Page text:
This is a description of a solitaire playing of the 3rd Crusade scenario. For those who are unfamiliar with the game, it uses a preplotted, simultaneous movement system. The Crusades wasn't meant to be played solitaire but the only person I know who was willing to play the game with me was me. I've decided to put the focus of this session report on King Richard and events in his vicinity. Events that occur farther away from the English king are dealt with in a less detailed way. Richard enters the game on the second game-turn:
Game-turn 2 (I May 1191):
Richard Coeur-de-Lion arrives at Cyprus and debarks his 3200 man army.
Game-turn 3 (II May 1191):
Richard moves to within sight of Famagusta, and ponders how best to capture the city.
Game-turn 4 (I June 1191):
Richard decides to assault Famagusta rather than waste time on a prolonged siege. The weakly defended city quickly falls. The reign of the Cypriot ruler, Isaac Comnenus, has come to an end.
Game-turn 5 (II June 1191):
Richard orders Hubert-Walter (Bishop of Salisbury) and Andrew of Chauvigny to garrison Famagusta with their 400 men, then he sets sail for the Holy Land with 2800 men. A couple of weeks later Richard finds himself in the coastal city of Sidon.
Game-turn 6 (I July 1191):
In Sidon, Richard learns that Al-Marqab Castle (hex 1811) and the city of Tortosa (hex 1812) have recently fallen to the Saracens. He also receives word that Tyre, defended by Conrad of Monferrat, Hugh III (Duc de Burgundy), and Balian of Ibelin, is under siege by Saladin. A little farther south the Saracen occupied city of Acre is under siege by Guy of Lusignan (King of Jerusalem). Richard heads south to relieve Tyre but progress is slow due to the threat posed by Al-Afdal's presence at nearby Beaufort Castle.
As Richard makes his way south, Philip II Augustus (King of France) informs (as a result of a random event) King Guy that he doesn't feel like sticking around any longer to help out with the siege of Acre. Philip strikes off on the return journey to Europe, taking 2200 men with him.
Game-turn 7 (II July 1191):
In late July Richard reaches the northern outskirts of Tyre. Simultaneously, a large naval battle is occuring just to the west. The Saracen fleet wins the fairly bloodless affair and force the scattered Crusader navy to retreat to Famagusta and Tripoli (hex 1814).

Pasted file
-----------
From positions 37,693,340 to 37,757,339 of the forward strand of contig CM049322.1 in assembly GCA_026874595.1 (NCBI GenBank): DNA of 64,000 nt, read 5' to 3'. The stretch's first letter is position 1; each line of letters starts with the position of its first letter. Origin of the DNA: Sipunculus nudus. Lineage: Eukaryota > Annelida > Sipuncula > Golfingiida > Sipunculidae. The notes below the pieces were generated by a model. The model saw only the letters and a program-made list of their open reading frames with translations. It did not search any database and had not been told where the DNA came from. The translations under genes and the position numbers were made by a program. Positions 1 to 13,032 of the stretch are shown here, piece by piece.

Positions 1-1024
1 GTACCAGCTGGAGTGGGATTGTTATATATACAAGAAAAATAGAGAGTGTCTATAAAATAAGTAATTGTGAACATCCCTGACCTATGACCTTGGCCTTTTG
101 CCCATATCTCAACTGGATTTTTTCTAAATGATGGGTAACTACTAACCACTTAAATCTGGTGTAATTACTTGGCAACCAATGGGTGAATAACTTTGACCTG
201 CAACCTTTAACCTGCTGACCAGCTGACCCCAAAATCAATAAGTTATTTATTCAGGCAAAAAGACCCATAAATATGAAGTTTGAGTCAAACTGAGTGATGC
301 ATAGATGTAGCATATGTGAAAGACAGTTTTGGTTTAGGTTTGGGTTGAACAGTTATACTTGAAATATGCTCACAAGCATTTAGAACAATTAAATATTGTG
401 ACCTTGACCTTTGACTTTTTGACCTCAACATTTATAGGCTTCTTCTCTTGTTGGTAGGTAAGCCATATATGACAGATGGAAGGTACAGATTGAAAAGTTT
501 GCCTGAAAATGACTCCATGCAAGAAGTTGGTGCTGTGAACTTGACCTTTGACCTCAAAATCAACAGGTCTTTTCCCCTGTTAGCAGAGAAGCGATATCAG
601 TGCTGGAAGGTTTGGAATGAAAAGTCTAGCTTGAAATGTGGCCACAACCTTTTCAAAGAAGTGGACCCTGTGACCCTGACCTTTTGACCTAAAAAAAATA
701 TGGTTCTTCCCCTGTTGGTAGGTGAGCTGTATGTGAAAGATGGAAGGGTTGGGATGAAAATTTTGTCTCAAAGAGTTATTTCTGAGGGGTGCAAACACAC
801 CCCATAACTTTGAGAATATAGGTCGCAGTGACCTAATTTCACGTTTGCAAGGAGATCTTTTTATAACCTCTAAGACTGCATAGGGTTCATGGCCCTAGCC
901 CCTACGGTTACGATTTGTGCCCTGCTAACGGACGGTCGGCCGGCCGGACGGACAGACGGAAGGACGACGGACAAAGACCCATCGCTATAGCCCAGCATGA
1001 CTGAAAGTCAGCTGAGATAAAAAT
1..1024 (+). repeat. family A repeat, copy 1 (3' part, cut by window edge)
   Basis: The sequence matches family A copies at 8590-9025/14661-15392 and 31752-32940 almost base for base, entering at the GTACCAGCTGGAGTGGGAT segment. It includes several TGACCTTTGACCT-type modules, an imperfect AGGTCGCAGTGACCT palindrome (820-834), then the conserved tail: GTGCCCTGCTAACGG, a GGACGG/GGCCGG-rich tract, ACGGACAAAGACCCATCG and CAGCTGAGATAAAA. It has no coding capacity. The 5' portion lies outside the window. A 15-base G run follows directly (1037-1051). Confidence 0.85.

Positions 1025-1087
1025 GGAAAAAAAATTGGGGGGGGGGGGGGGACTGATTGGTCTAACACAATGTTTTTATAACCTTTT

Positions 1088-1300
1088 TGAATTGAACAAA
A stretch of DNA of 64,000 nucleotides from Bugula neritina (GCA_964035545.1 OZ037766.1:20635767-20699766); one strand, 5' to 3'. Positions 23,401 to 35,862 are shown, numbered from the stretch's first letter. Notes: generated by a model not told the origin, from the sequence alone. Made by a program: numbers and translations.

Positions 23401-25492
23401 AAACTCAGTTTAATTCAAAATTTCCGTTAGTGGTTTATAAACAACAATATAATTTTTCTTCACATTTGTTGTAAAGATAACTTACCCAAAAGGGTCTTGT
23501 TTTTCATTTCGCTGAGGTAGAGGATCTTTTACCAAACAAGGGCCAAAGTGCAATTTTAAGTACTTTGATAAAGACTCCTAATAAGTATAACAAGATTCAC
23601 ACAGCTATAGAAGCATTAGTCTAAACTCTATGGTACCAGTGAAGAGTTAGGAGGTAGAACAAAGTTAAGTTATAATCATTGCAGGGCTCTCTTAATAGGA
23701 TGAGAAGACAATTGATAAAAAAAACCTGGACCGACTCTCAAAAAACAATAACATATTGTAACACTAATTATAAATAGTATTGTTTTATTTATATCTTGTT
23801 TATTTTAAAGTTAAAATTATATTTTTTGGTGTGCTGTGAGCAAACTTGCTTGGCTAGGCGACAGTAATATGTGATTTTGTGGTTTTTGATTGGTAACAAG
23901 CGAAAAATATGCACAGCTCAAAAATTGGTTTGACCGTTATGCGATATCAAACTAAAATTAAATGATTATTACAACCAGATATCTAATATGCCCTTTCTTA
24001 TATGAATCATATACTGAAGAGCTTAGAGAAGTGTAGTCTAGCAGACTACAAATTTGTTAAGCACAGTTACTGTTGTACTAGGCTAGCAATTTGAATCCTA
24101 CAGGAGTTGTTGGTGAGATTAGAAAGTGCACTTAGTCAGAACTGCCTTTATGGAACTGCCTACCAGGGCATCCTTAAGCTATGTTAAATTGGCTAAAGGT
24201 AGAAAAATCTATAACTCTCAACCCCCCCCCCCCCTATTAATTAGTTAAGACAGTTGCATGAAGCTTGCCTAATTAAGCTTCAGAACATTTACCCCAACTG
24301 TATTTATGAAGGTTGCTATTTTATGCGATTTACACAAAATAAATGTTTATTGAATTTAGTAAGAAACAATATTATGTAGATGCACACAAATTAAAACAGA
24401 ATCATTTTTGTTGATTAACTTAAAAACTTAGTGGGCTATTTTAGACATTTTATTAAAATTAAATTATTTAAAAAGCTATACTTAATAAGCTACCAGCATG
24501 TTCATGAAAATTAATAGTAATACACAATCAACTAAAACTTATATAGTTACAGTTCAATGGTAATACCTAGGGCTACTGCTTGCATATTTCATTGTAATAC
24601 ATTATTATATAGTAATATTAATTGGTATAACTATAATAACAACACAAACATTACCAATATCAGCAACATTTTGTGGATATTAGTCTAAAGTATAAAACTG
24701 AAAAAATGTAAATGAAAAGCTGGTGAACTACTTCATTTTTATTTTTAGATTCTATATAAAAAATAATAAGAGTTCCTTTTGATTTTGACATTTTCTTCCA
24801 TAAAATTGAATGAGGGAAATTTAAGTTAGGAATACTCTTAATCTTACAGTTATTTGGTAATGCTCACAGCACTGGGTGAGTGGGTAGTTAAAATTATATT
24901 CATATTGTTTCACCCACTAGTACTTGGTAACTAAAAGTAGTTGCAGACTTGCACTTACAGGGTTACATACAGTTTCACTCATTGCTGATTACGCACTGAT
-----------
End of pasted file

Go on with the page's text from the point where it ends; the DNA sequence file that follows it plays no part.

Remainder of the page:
Next occurs a land battle that is anything but bloodless. Saladin, with his 7000 strong army, finds himself under attack, incredibly, from three directions. Richard, with 2800 troops, launchs a Coordinated Charge from the north, while 1000 city defenders sortie from Tyre. To make matters worse, 8800 reinforcements from King Guy's army slam into the south flank of Saladin's troops. The Saracens hold out against the three-pronged onslaught for a while, but in a rare poor decision the great leader counters with a Frontal Charge against Richard that turns into a disaster. When the fighting ends the Saracens have lost 2200 men. Saladin himself is mortally wounded near the end of the sorry debacle and dies just a few hours later. The 4800 Saracen survivors manage to escape to the northeast, and finish their retreat in Sidon where they will lick their wounds for a few weeks.
Crusader casualties in the battle totalled 800 men. Unfortunately for the Crusaders, Simon de Montfort and William of Preaux perished in the battle, causing their 600 now leaderless troops to head back to England. So, all told, the Crusaders have 1400 men fewer than they had before the battle.
Meanwhile, Guy's army besieging Acre, now severely undersized after sending so many troops to relieve the siege of Tyre, loses over half of it's remaining strength to siege attrition and now numbers a mere 800 men. The city defenders, under the command of Kara-Kush, have been reduced to 1200 men by the now three month long siege.
Game-turn 8 (I August 1191):
Richard, now in command of 8800 men, rushes to the aid of King Guy. By the time the English king arrives the besiegers have lost another 1000 men to siege attrition. The handwriting is on the wall for Kara-Kush however, as only 600 of his men remain to defend Acre.
Richard and Guy learn from a messenger that The Krak de Chevalliers (hex 2113) has recently fallen to Izz Ad-Din.
Game-turn 9 (II August 1191):
The two sides agree to a truce.
Game-turn 10 (I September 1191):
The truce continues.
Game-turn 11 (II September 1191):
During the second half of September the truce ends and King Guy resumes the siege of Acre. A few days later the Saracen garrison is eliminated by siege attrition. The Crusaders do not fare much better, with another 1000 casualties incurred due to siege attrition. In fact, King Guy's retinue is completely eliminated, along with that of Philip de Dreux (Bishop of Beauvais). Only 400 Crusaders, under the command of Erard (Comte de Brienne), are still around to enjoy the victory.
Meanwhile, an impatient Richard, in command of 8000 men, marches down the coast toward Caesarea. Richard's long-term plan is to capture the coastal cities of Caesarea, Arsuf, and Jaffa, before turning East to strike toward Jerusalem.
While the English king is moving south, Al-Aziz, with a force 3400 strong, is moving north along the coast toward Caesarea. Unfortunately for the Saracens the two armies meet outside the city gates. The resulting battle sees 1400 Saracen casualties. Crusader losses are only 400, but Raymond de Turenne is killed which results in his 200 man retinue's decision to abscond from the game.
Richard's army now numbers 7400. Al-Aziz's 2000 men retreat to Jaffa (hex 1523) to recuperate.
Further north Saphadin's 4800 strong army marches toward Tripoli (hex 1814).
Game-turn 12 (I October 1191):
Richard leaves Jolin (Comte de Sees) and Erard (Comte de Brienne), with their 600 men, in Caesarea and heads down to Jaffa with 6800 troops.
Another indecisive naval battle is fought, this time off the coast near Jaffa. The Crusader fleet again retreats.